In 1879, it was formed the United Arab Emirates (UAE) and its contitution was promulgated based on the Brazilian one. The seven sheikhdoms (now emirates) unified themselves as a federated republic. The same year, the UAE was elevated to the status of Imperial Realm. As a Imperial Realm, the UAE grew in importance, becoming an actor in the Brazilian imperial policy.
By the dawn of the 20th century, the UAE was proud of "being a civilized nation at the sea of sand and salt". The UAE had the most literate population in the Middle East (men and women), a complex railroad system, universities and industries.
During the World Wars, the Emiratis fought alongside with their "Brazilian brothers" in the Emirati Division of the Brazilian Army.
Independence and 20th century
During the 19th and early 20th centuries, the pearling industry thrived, providing both income and employment to the people of the Persian Gulf. The First World War had a severe impact on the industry, but it was the economic depression of the late 1920s and early 1930s, coupled with the invention of the cultured pearl, that wiped out the trade. The remnants of the trade eventually faded away shortly after the Second World War, when the newly independent Government of India imposed heavy taxation on pearls imported from the Arab states of the Persian Gulf. The decline of pearling resulted in extreme economic hardship in the UAE. The Brazilian set up a development office that helped in some small developments in the emirates.
Aware of the potential for the development of natural resources such as oil, following finds in Persia (from 1908) and Mesopotamia (from 1927), a Brazilian-led oil company, the Middle Eastern Petroleum Company (MEPC) showed an interest in the region. From 1935, onshore concessions to explore for oil were agreed with the UAE government, with MEPC signing the first one on behalf of Petroleum Concessions Ltd (PCL), an associate company of MEPC. A number of options between MEPC and the trucial rulers were signed, providing useful revenue for communities experiencing poverty following the collapse of the pearl trade. However, the wealth of oil which the rulers could see from the revenues accruing to surrounding countries such as Iran, Bahrain, Kuwait, Qatar and Saudi Arabia remained elusive. The first bore holes in Abu Dhabi were drilled by MEPC's operating company, Petroleum Development Ltd at Ras Sadr in 1950, with a 13,000-foot-deep (4,000-metre) bore hole taking a year to drill and turning out dry, at the tremendous cost at the time of £1 million. In 1958, a floating platform rig was towed from Hamburg, Germany, and positioned over the Umm Shaif pearl bed, in Abu Dhabi waters, where drilling began. In March, it struck oil in the Upper Thamama, a rock formation that would provide many valuable oil finds. This was the first commercial discovery of the UAE's coast, leading to the first exports of oil in 1962. It was made further offshore discoveries at Zakum and elsewhere, and other companies made commercial finds such as the Fateh oilfield off Dubai, and the Mubarak field off Sharjah (shared with Iran). MEPC had continued its onshore exploration activities, drilling five more bore holes that were also dry, but on 27 October 1960, the company discovered oil in commercial quantities at the Murban No. 3 well on the coast near Tarif. In 1962, PCL became the Abu Dhabi Petroleum Company. As oil revenues increased, the government of Abu Dhabi undertook a massive construction program, building schools, housing, hospitals and roads. When Dubai's oil exports commenced in 1969, the government was able to invest the revenues from the limited reserves found to spark the diversification drive that would create the modern global city of Dubai.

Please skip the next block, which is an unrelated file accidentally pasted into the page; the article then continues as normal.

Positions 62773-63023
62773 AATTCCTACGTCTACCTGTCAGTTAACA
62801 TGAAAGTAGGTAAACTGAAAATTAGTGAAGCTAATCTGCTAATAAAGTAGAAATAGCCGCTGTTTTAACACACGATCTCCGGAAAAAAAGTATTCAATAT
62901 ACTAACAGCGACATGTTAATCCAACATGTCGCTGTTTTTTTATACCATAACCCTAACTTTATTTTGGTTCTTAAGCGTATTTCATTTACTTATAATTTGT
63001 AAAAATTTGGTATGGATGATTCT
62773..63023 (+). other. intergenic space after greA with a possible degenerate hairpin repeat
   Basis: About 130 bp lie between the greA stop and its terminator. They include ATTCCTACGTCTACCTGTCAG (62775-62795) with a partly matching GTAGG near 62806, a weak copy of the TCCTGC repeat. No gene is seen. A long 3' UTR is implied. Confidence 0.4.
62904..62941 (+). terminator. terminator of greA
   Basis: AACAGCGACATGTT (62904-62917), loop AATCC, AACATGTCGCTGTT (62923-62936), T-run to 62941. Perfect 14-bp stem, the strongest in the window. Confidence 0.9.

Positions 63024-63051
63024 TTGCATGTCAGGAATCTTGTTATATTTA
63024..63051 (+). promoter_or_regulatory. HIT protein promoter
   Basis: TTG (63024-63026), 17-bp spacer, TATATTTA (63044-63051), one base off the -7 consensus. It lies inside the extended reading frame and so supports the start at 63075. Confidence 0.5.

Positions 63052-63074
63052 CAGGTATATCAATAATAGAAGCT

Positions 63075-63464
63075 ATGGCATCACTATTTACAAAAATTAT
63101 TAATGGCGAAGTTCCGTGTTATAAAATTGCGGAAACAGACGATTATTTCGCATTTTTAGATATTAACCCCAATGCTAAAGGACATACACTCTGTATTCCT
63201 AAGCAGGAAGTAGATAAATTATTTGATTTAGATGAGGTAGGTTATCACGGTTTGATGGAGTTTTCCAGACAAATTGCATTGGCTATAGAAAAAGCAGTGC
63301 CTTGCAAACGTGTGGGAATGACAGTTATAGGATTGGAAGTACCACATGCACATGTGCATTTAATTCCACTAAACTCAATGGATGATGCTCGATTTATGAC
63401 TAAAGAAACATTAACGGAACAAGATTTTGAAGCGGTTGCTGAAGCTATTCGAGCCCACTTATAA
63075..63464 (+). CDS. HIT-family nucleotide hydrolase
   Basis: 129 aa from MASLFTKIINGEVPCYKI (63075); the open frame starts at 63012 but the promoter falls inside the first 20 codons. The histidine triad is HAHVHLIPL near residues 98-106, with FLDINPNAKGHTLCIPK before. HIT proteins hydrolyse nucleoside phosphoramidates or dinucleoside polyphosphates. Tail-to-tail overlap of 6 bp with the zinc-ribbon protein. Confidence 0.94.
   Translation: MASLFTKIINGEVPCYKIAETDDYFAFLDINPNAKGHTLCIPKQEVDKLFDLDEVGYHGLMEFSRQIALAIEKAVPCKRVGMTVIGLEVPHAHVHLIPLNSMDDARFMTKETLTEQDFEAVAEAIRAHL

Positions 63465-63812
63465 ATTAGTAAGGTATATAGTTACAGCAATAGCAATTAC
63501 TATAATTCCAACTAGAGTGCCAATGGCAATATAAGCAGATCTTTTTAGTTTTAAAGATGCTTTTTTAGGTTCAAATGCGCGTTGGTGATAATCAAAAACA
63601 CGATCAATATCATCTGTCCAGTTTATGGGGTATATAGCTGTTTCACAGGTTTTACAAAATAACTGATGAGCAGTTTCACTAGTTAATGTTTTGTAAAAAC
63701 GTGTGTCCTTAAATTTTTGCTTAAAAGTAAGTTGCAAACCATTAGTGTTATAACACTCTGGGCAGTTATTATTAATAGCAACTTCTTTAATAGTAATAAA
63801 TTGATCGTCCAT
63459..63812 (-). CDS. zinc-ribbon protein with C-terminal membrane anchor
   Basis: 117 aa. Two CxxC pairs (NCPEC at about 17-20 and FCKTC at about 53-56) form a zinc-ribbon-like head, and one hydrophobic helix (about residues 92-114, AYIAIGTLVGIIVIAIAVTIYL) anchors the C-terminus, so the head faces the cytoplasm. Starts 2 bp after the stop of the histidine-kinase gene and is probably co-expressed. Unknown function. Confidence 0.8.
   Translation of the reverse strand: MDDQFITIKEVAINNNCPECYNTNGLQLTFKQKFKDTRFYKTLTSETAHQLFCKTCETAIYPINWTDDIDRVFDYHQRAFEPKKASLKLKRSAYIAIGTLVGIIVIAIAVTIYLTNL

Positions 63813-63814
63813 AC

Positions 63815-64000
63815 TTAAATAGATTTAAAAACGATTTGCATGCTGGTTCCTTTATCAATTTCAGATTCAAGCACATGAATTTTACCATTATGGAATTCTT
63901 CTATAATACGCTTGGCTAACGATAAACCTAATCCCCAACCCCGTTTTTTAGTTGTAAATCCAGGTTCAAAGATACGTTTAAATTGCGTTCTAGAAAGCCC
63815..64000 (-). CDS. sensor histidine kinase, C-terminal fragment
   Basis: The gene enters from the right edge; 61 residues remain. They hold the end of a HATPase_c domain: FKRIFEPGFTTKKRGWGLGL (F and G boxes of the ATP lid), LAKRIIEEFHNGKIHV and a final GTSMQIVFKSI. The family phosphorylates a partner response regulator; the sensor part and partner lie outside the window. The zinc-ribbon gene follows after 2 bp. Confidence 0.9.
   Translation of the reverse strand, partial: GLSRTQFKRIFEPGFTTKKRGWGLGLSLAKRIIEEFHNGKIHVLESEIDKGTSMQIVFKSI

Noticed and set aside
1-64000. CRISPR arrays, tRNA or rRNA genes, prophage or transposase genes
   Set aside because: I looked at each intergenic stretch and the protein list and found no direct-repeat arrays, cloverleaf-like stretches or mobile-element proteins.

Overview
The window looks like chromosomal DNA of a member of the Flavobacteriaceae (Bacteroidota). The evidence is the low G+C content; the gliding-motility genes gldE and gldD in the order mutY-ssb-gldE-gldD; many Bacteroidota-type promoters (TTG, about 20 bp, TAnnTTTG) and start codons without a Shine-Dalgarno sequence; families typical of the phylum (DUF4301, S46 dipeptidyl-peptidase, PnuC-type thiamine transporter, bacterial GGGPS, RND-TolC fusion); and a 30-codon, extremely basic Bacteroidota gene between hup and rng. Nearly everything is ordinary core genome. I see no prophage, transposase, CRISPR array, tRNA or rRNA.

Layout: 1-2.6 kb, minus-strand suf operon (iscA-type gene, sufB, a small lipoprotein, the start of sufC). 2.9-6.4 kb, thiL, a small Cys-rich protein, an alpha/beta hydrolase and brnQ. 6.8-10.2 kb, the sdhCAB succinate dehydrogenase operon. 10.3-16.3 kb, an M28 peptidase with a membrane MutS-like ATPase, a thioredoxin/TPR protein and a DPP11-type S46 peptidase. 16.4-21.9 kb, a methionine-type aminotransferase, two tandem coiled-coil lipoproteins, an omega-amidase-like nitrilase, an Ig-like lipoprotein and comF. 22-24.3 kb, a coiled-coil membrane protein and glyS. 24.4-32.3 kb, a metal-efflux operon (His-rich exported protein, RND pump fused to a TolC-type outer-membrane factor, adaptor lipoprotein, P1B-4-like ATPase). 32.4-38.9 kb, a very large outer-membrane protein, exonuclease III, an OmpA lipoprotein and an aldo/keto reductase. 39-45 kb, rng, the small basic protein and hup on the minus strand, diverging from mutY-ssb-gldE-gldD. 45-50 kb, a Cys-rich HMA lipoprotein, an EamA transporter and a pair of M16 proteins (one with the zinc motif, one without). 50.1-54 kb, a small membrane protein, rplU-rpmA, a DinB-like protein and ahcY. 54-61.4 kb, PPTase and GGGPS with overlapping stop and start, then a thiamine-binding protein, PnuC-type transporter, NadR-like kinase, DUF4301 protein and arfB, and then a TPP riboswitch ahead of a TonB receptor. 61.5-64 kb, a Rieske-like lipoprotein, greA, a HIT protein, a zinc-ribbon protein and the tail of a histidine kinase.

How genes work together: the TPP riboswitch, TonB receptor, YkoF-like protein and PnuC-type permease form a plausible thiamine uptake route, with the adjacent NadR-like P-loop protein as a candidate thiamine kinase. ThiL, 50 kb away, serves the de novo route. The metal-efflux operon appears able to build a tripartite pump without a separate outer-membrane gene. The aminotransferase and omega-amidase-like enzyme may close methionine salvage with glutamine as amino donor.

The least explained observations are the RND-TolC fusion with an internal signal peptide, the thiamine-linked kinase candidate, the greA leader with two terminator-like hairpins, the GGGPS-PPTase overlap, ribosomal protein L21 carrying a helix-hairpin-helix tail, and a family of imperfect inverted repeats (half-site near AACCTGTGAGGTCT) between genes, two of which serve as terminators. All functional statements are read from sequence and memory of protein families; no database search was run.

In 1971, the Untying Act of the Brazilian National Congress abolished the last political and legal ties between Brazil and the Imperial Realms, thus giving them full independence after long decades of gradual autonomy.
The UAE joined the Arab League in 1973. It was a founding member of the Gulf Cooperation Council in May 1981, with Abu Dhabi hosting the first summit. UAE forces joined the allies against Iraq after the invasion of Kuwait in 1990.
The UAE supported military operations from the US and other coalition nations engaged in the war against the Taliban in Afghanistan (2001) and Saddam Hussein in Iraq (2003) as well as operations supporting the Global War on Terror for the Horn of Africa at Al Dhafra Air Base located outside of Abu Dhabi. The air base also supported Allied operations during the 1991 Persian Gulf War and Operation Northern Watch. The country had already signed a military defense agreement with the Brazil in 1982, one with the U.S. in 1994 and one with France in 1995. In January 2008, France and the UAE signed a deal allowing France to set up a permanent military base in the emirate of Abu Dhabi. The UAE joined international military operations in Libya in March 2011.